It isn’t clear when exactly I first met Elliott Carter – it must have been at Speculum Musicae’s second concert at New York’s Shakespeare Theatre: he would later talk about our performance of Stravinsky’s Histoire du Soldat – Stravinsky had just died, and we added, on short notice, the Elegy for J.F.K. and the “Tuba mirum” from the Requiem Canticles to the program.

Then came the premiere of the Duo for Violin and Piano at New York’s Cooper Union by Paul Zukovsky and Gilbert Kalish in 1975, and on a tour in Europe that summer I painstakingly learned the violin part, later to perform it many times with Ursula Oppens and Charles Rosen (my recording, on Bridge, is with Martin Goldray) and others. Elliott had heard me play Schumann’s Second Sonata at the 92nd Street Y as part of a three-recital series, and told me how he had studied the Schumann violin sonatas before writing the Duo – they are often criticized for lying too low on the violin, so Elliott wrote his Duo in the stratosphere, including the fiendish double harmonics!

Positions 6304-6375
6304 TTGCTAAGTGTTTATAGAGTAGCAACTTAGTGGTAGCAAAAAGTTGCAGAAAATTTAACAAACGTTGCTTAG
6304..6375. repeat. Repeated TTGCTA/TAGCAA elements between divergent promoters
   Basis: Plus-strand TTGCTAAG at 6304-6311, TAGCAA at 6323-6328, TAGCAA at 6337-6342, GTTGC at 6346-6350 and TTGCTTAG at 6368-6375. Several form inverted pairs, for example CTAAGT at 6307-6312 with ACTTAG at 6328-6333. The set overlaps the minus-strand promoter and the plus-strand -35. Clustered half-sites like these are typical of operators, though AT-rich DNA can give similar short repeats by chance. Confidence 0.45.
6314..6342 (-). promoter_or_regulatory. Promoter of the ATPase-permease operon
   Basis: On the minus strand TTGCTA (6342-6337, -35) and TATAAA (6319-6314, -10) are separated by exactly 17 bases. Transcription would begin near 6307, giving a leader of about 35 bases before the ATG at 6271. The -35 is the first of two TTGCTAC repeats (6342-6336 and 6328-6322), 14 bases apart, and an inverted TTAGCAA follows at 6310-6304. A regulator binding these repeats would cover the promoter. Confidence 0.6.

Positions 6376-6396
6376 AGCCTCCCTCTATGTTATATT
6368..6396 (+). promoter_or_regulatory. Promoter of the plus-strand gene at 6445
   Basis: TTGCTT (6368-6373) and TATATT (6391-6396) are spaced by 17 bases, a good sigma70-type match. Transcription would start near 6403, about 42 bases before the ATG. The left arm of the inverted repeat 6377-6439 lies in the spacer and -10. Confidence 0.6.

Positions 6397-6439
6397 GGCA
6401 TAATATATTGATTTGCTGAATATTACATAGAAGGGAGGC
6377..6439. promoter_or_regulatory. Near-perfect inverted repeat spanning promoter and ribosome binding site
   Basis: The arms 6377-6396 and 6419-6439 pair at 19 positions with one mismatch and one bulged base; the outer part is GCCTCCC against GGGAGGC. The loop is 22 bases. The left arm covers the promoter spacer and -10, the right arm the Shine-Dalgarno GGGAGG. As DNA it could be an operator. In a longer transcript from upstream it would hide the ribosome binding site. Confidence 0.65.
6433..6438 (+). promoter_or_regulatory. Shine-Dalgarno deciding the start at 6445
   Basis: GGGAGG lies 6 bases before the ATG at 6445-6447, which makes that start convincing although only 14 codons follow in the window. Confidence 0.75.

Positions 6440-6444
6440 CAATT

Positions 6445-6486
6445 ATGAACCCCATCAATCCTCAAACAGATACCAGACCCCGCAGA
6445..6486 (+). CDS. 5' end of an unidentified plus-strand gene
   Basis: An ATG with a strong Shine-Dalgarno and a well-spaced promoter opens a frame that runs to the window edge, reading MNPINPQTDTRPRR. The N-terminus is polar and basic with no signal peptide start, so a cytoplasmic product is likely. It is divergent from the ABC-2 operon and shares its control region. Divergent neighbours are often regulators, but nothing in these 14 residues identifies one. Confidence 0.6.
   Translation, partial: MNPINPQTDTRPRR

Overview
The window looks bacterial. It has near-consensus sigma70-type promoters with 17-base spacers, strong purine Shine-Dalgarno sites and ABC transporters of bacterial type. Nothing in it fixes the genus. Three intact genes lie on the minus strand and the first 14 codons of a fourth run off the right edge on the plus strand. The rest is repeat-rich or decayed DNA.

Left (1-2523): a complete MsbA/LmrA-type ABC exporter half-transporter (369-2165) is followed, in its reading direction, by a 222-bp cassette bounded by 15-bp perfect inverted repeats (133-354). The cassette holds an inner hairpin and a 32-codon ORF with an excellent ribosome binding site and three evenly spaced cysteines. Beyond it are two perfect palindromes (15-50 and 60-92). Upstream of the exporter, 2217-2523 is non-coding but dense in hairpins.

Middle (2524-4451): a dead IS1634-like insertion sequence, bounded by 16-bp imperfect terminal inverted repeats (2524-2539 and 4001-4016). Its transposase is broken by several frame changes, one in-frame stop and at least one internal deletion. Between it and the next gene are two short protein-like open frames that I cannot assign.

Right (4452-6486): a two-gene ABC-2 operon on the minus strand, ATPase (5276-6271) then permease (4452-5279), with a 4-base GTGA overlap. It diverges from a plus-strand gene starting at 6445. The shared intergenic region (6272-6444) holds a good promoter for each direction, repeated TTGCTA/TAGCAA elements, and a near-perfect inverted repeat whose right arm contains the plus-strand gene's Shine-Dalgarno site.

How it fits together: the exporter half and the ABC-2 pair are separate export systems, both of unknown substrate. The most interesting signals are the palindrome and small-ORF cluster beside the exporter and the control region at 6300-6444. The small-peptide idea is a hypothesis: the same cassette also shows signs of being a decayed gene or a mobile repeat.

After the second of those recitals, featuring the complete violin music of Stravinsky, I met his widow, Vera, and Robert Craft (with whom I would later perform Stravinsky’s Violin Concerto various times, and record Schönberg’s Violin Concerto), who had come with Elliott.

I remember fondly the many dinners at his lovely apartment, which his wife Helen would cook, and the many distinguished guests I met there, from Charles Rosen to Pierre Boulez and Heinz Holliger, Paul Jacobs et al.

Through a fluke in scheduling I gave the American premiere of Riconoscenza per Goffredo Petrassi at the Monadnock Music Festival in New Hampshire, and later, at Carnegie’s Weill Hall, of the 4 Lauds, including Riconoscenza, and Fantasy – Remembering Roger (which I premiered at Harvard in 1999).

Elliott heard me play his Violin Concerto in Hagen (Germany) and I recorded it later with the Odense (Denmark) Symphony along with the Lauds (on Bridge).

The most recent recording was of two of the Tre Duetti for violin and cello which Elliott wrote for Fred Sherry and me.

The long list of Elliott’s works, solo or ensemble, will keep us occupied for the rest of our lives.